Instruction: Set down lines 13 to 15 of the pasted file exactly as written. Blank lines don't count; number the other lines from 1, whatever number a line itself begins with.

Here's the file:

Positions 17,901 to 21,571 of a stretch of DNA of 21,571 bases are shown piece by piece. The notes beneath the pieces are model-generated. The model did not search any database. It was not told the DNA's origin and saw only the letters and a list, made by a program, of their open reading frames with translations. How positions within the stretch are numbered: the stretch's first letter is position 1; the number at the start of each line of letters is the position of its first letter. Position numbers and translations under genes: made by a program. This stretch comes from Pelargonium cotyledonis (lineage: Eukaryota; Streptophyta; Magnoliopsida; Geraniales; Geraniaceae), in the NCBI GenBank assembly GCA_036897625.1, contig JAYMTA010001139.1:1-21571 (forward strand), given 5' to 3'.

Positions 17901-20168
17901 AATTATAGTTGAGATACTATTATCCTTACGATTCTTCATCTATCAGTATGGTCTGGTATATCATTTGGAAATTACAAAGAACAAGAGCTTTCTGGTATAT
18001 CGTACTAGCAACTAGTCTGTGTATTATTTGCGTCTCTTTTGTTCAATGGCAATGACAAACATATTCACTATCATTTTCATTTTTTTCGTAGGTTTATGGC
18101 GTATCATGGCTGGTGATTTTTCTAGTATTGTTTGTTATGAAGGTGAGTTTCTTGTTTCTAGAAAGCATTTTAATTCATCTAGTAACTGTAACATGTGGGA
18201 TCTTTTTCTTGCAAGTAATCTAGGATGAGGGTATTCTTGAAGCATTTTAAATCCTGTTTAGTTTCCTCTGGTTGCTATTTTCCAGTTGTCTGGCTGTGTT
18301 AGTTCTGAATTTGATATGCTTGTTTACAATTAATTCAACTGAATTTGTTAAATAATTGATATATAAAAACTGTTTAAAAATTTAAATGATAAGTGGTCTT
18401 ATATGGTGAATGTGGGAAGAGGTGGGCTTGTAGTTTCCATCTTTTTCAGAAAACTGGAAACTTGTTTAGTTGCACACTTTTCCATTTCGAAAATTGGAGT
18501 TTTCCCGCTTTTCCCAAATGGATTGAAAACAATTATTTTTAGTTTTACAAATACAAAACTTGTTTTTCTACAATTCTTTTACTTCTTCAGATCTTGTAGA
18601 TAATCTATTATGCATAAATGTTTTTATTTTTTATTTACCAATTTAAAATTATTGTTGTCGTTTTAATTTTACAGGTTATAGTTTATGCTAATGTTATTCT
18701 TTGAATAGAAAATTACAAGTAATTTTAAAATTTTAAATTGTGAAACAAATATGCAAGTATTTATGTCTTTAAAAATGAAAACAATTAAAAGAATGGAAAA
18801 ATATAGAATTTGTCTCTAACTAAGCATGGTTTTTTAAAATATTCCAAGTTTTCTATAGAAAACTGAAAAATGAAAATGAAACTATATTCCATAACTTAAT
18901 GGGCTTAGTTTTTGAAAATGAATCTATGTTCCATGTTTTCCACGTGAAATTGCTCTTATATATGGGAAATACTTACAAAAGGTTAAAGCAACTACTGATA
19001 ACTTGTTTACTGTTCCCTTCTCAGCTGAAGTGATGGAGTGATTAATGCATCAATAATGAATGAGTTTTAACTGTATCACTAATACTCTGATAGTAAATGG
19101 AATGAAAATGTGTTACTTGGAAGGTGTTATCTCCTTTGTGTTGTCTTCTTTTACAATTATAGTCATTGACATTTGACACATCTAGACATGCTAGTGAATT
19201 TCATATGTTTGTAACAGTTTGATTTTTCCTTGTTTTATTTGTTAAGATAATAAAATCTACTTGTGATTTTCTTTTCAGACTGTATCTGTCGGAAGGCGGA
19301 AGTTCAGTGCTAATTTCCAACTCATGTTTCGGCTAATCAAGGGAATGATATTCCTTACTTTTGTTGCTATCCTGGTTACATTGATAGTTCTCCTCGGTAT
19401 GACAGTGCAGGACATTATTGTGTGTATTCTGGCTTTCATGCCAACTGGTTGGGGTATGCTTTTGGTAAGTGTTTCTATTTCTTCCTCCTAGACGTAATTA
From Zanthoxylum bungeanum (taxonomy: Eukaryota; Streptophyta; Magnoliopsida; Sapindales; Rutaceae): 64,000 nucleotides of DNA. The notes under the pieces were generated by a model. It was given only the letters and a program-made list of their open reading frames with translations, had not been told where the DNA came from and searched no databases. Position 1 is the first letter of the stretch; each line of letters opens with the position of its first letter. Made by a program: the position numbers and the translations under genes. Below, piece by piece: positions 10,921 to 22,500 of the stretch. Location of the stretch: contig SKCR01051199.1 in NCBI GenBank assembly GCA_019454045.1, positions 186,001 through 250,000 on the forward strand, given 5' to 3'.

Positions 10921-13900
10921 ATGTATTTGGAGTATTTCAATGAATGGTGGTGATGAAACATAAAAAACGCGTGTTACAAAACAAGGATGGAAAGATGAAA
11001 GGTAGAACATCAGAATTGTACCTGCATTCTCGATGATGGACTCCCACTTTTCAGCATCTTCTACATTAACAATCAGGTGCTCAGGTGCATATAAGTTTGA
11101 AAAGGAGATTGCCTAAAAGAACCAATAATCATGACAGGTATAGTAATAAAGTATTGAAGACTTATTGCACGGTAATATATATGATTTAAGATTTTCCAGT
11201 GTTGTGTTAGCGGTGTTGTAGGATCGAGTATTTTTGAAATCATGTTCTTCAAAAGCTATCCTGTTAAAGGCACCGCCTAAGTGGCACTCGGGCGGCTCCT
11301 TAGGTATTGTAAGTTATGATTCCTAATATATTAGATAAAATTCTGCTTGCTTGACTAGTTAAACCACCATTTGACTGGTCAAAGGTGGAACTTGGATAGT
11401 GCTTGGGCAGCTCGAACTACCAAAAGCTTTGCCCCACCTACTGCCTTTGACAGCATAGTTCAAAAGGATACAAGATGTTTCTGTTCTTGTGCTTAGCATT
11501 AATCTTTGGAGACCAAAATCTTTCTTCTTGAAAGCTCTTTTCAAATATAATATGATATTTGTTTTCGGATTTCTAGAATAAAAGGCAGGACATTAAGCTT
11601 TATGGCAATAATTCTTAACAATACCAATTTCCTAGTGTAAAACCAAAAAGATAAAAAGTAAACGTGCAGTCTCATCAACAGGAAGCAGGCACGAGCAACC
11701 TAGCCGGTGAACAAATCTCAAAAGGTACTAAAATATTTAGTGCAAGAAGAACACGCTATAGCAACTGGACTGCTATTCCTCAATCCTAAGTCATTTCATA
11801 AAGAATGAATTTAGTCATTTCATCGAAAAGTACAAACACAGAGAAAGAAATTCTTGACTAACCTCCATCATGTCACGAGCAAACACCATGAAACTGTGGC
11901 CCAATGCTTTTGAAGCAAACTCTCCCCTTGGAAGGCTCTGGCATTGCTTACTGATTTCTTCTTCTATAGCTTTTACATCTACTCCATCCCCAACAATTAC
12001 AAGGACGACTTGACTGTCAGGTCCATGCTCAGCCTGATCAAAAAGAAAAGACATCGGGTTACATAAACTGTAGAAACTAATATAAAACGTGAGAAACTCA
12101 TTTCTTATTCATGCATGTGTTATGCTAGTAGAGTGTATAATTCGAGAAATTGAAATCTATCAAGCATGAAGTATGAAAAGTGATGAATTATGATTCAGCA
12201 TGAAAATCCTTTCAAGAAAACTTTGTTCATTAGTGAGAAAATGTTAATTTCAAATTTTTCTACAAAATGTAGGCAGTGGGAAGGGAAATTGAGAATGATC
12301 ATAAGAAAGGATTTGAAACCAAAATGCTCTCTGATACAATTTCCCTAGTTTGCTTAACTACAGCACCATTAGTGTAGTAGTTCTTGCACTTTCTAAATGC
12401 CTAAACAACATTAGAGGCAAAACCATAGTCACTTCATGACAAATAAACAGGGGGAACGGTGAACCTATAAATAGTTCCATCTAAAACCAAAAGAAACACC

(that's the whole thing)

18901 GGGCTTAGTTTTTGAAAATGAATCTATGTTCCATGTTTTCCACGTGAAATTGCTCTTATATATGGGAAATACTTACAAAAGGTTAAAGCAACTACTGATA
19001 ACTTGTTTACTGTTCCCTTCTCAGCTGAAGTGATGGAGTGATTAATGCATCAATAATGAATGAGTTTTAACTGTATCACTAATACTCTGATAGTAAATGG
19101 AATGAAAATGTGTTACTTGGAAGGTGTTATCTCCTTTGTGTTGTCTTCTTTTACAATTATAGTCATTGACATTTGACACATCTAGACATGCTAGTGAATT